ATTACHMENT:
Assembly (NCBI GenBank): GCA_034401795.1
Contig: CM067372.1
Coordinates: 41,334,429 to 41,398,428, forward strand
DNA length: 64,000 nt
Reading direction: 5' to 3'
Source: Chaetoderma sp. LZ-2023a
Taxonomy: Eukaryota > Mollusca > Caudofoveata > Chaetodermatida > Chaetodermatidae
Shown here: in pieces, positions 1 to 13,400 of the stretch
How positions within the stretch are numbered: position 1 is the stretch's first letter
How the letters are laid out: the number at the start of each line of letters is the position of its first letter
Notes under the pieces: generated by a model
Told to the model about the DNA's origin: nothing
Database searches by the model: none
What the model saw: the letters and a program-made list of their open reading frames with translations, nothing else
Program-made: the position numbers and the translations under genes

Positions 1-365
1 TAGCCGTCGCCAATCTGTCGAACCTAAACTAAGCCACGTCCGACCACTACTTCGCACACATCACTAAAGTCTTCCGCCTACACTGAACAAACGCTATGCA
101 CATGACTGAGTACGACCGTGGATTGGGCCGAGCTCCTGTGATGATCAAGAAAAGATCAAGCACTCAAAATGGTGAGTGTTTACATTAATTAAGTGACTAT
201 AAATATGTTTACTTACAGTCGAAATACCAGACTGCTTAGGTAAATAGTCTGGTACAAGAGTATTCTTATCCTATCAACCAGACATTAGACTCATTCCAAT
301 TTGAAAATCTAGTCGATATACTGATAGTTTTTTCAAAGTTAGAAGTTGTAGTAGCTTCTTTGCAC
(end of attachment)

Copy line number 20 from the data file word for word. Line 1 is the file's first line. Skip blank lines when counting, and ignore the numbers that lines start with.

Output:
301 TTGAAAATCTAGTCGATATACTGATAGTTTTTTCAAAGTTAGAAGTTGTAGTAGCTTCTTTGCAC